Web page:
47. A memory as defined in claim 44 wherein said memory additionally comprises a memory portion physically configured in accordance with computer program instructions that would cause said bonus controller to determine whether at least one player exactly predicted an outcome of said feature event bonus game.
Description
TECHNICAL FIELD

The present description relates generally to gaming units. More specifically, the present description relates to gaming methods, units, and systems wherein a gaming pool is used as a bonus game.

BACKGROUND

Gaming establishments are continually searching for new gaming systems to hold the attention of players. By developing new games, the gaming establishments hope to pique existing players' interests in continued wagering and to attract new players. If players lose interest in a gaming unit, they typically will stop playing that game, which causes the gaming unit to be idle and not contribute to the revenue of the casino. In addition, interested players may tend to be more active and consistent in the play of their respective units and consequently tend to play faster, thus enhancing the potential profit of the unit.

To keep and increase players' interest in gaming, the gaming industry has added bonus games to many of its games, including, for example, mechanically rotatable reel and video slot machines. A bonus game is typically a secondary game that is activated when a specific outcome occurs in a primary or standard game. For instance, the bonus game may be triggered or activated when the player receives an icon, or indicia in the case of a slot game, while the primary game is being played. Bonus games appeal to players because the probability of winning combinations after entry into the bonus game is, at least, greatly enhanced and, in most instances some sort of winning outcome is guaranteed.

A bonus game is typically a different type of game than the primary game. This provides more variety and excitement for a player and helps to keep the player at the gaming unit for a longer period of time. However, the bonus game may also be the same type of game as the primary game, except that the bonus game may have an increased potential for winning in comparison to the primary game.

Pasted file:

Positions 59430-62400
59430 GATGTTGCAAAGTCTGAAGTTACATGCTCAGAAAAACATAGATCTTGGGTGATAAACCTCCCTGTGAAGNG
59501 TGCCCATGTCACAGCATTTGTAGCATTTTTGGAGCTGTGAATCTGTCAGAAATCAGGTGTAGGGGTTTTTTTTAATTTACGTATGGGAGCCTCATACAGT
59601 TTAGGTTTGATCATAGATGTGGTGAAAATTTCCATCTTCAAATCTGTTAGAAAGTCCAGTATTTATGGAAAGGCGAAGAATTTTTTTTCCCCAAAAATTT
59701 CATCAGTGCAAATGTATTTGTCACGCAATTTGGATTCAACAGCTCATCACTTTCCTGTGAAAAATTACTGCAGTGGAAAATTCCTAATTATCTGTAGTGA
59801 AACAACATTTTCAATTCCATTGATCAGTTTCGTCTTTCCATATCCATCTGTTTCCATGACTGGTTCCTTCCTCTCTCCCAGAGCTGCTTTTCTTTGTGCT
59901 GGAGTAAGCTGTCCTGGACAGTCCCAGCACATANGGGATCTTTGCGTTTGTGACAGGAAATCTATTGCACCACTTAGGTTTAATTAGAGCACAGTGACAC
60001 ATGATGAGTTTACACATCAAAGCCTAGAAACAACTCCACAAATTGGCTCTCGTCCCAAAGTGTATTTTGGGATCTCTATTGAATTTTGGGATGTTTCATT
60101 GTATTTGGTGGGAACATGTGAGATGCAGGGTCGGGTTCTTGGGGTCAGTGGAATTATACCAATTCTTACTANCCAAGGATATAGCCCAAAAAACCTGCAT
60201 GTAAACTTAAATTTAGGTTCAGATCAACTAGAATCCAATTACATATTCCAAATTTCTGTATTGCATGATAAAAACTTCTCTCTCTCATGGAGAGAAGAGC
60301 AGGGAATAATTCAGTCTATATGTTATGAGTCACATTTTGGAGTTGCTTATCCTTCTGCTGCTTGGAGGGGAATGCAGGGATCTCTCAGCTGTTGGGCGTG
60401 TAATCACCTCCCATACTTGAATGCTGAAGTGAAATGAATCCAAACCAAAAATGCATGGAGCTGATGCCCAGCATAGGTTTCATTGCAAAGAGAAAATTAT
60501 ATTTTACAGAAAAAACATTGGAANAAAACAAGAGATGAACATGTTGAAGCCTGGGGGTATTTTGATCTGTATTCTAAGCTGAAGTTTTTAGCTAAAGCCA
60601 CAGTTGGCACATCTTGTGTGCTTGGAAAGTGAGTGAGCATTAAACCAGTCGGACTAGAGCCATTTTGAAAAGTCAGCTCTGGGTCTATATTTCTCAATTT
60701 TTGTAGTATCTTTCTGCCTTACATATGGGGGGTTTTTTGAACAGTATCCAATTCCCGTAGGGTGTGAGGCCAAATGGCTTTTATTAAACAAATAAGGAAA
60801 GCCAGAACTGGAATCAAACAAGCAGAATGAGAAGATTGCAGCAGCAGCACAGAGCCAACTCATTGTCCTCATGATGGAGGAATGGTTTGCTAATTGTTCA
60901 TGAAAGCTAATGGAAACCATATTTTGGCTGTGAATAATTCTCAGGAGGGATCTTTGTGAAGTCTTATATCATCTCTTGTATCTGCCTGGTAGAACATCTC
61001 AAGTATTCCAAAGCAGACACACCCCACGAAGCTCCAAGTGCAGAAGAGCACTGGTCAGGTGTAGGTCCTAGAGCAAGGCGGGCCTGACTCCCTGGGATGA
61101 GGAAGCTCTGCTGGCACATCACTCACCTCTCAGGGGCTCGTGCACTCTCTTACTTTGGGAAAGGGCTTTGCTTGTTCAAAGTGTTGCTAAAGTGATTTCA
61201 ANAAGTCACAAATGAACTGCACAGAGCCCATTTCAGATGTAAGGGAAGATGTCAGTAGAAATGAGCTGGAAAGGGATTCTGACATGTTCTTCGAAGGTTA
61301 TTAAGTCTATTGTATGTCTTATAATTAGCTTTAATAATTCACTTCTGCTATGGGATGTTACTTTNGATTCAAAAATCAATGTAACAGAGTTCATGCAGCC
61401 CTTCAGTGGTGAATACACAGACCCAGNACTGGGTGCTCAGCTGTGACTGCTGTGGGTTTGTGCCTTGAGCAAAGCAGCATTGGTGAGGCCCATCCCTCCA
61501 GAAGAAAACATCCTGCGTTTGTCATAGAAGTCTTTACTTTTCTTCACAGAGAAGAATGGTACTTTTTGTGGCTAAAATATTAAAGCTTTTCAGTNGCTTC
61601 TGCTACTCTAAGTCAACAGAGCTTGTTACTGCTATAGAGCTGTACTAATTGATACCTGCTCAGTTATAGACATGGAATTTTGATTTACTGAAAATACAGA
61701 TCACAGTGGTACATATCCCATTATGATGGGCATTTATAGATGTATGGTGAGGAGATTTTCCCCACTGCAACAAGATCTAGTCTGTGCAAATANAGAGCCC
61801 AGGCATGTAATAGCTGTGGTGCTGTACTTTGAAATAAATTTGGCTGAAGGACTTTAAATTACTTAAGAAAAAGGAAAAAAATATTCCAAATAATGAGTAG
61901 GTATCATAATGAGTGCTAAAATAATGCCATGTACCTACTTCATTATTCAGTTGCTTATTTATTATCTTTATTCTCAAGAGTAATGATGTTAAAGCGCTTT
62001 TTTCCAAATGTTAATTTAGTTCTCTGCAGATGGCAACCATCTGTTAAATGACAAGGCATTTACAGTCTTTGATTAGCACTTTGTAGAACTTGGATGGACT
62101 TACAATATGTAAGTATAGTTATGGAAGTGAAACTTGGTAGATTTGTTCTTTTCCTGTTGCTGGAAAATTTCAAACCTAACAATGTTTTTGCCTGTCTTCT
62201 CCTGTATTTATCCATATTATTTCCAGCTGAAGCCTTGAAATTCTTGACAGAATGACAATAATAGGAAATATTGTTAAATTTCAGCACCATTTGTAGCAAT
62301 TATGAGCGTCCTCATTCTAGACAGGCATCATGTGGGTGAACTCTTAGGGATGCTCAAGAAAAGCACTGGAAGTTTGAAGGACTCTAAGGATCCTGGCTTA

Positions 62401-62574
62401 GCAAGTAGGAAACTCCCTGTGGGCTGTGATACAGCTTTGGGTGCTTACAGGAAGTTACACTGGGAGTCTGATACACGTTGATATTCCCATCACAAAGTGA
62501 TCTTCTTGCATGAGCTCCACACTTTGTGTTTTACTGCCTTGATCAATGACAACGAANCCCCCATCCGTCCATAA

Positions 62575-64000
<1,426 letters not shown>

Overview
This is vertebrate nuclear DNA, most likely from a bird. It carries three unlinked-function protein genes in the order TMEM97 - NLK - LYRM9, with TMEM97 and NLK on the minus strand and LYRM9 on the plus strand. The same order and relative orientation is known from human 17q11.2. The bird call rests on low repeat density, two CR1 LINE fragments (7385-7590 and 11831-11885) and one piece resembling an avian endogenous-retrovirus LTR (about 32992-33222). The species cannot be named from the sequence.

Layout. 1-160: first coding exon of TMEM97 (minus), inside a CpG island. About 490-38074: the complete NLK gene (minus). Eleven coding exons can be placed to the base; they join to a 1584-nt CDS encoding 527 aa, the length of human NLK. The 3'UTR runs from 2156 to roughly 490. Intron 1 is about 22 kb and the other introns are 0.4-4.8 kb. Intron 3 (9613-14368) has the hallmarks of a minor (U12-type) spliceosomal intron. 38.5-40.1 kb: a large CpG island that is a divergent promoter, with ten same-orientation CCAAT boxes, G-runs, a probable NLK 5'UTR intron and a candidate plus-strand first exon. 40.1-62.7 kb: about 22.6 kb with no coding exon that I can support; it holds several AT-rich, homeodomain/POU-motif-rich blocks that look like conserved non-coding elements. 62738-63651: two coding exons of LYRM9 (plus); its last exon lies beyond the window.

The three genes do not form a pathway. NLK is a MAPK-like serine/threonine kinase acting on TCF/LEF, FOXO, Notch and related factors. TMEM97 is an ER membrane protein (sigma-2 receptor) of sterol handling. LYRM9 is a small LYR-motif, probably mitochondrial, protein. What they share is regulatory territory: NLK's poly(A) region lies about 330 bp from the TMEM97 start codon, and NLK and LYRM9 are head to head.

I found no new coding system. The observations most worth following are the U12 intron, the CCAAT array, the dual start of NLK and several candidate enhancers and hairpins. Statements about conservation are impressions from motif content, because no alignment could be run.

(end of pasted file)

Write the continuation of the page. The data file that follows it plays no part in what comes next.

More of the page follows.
In many cases, the bonus game is a singular event in that the play changes to the bonus game when a specific outcome occurs in the primary game. Thereafter, the bonus game is played to completion. When the bonus game is completed, the amount of the bonus payout is indicated. In these bonus games, the players are playing against the house and not playing against one another.

While the above-mentioned bonus games have been used in the gaming industry, improved gaming systems and methods are still needed to pique and maintain players' interests in gaming. Preferably, these improved gaming systems and methods would appeal to the players' competitive nature, introduced now with games of chance, and provide the potential for larger payoffs in comparison to the payoffs in the primary game and in other bonus games.

SUMMARY

In one aspect, the invention is directed to a bonus controller for managing a feature event bonus game in a gaming system, having a processor and a memory, wherein the bonus controller is programmed to assign an entry to a player associated with a first gaming apparatus from a plurality of entries defining a gaming pool for the feature event when the player obtains a qualifying win at one of a number of casino games. The bonus controller is also programmed to determine an outcome of the feature event bonus game and determine if at least one winner exists based on the outcome as well as identify the winner of the feature event.